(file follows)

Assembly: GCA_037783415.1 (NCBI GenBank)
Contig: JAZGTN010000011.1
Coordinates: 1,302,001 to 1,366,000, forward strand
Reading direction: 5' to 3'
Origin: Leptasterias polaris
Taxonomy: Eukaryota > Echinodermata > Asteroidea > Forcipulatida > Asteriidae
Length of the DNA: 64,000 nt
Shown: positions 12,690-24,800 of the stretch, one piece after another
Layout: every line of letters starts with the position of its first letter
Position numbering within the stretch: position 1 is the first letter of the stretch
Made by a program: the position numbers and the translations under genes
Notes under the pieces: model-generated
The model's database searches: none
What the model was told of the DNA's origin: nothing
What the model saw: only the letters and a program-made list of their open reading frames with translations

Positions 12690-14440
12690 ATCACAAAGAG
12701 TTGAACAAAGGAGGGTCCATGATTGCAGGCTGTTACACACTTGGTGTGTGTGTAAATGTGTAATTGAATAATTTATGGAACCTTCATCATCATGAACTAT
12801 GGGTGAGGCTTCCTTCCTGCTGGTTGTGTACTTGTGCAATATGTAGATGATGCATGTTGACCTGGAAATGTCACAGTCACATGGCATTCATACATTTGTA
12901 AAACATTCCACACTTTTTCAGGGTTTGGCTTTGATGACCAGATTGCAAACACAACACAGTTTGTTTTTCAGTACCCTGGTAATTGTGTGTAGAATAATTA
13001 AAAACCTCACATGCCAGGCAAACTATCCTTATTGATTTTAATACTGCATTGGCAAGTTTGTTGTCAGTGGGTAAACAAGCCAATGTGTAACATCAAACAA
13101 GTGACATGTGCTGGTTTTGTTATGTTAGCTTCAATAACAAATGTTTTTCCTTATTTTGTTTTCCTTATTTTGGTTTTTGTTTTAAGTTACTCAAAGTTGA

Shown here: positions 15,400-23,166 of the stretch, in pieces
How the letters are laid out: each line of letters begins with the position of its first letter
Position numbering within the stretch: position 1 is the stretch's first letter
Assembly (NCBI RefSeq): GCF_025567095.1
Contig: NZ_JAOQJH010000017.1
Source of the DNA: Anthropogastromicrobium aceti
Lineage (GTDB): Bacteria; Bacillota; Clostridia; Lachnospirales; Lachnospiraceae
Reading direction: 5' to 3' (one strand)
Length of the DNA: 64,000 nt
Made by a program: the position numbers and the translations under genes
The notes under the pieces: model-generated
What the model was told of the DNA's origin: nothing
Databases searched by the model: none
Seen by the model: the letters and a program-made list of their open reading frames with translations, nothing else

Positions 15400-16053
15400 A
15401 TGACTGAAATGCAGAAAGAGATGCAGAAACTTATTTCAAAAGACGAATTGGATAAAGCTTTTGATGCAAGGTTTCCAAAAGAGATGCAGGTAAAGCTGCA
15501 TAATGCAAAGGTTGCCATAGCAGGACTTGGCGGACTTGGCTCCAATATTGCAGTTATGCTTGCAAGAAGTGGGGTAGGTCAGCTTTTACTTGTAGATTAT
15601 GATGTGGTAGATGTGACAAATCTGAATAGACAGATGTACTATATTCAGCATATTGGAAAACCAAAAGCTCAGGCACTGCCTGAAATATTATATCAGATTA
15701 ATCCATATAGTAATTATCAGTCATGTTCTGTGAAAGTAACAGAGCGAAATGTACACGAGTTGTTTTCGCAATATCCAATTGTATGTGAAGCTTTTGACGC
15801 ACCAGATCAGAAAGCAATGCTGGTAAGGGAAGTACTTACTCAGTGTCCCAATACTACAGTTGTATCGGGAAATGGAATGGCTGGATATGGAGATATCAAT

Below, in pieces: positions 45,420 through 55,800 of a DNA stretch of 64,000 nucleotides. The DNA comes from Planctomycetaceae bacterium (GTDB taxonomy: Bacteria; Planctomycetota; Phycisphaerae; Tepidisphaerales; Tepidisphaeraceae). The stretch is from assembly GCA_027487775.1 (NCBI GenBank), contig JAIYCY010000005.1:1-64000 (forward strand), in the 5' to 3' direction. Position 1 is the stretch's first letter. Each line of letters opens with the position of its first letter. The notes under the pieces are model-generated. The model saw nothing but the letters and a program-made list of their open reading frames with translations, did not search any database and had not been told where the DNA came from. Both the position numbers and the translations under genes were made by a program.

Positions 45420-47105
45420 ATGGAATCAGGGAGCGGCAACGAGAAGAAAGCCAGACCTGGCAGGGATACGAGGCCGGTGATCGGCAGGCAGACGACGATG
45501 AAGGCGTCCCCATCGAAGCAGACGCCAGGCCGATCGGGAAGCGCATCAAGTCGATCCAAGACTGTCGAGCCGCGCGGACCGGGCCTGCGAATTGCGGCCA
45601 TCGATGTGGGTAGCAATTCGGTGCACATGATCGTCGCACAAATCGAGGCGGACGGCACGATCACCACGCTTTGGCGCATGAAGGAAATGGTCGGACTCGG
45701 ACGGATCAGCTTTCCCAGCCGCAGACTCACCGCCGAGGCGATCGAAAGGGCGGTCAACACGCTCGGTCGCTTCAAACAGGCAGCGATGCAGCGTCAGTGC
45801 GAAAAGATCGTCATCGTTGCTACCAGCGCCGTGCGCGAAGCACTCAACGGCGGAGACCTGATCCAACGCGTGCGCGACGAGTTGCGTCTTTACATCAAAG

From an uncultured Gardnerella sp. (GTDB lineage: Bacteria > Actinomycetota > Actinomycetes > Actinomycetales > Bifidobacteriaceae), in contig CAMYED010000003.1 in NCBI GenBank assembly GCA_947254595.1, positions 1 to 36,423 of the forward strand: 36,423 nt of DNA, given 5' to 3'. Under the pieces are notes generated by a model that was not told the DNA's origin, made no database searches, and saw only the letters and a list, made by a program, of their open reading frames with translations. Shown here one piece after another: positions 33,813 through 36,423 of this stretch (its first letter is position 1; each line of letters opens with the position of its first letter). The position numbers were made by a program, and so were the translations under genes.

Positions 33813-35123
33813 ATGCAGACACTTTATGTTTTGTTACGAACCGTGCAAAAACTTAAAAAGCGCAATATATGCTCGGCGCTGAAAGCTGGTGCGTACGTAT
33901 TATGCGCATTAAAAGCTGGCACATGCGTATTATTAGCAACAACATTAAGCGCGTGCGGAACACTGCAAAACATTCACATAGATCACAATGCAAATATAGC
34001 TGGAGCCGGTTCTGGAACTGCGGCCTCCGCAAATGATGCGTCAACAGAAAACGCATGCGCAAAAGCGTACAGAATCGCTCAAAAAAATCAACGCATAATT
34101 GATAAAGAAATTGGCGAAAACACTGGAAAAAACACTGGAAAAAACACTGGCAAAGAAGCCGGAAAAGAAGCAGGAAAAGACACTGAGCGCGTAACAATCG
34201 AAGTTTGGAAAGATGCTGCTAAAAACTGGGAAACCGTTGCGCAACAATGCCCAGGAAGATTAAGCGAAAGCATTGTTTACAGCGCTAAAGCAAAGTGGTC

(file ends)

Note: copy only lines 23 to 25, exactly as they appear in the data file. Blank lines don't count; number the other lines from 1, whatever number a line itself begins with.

Shown here: positions 15,400-23,166 of the stretch, in pieces
How the letters are laid out: each line of letters begins with the position of its first letter
Position numbering within the stretch: position 1 is the stretch's first letter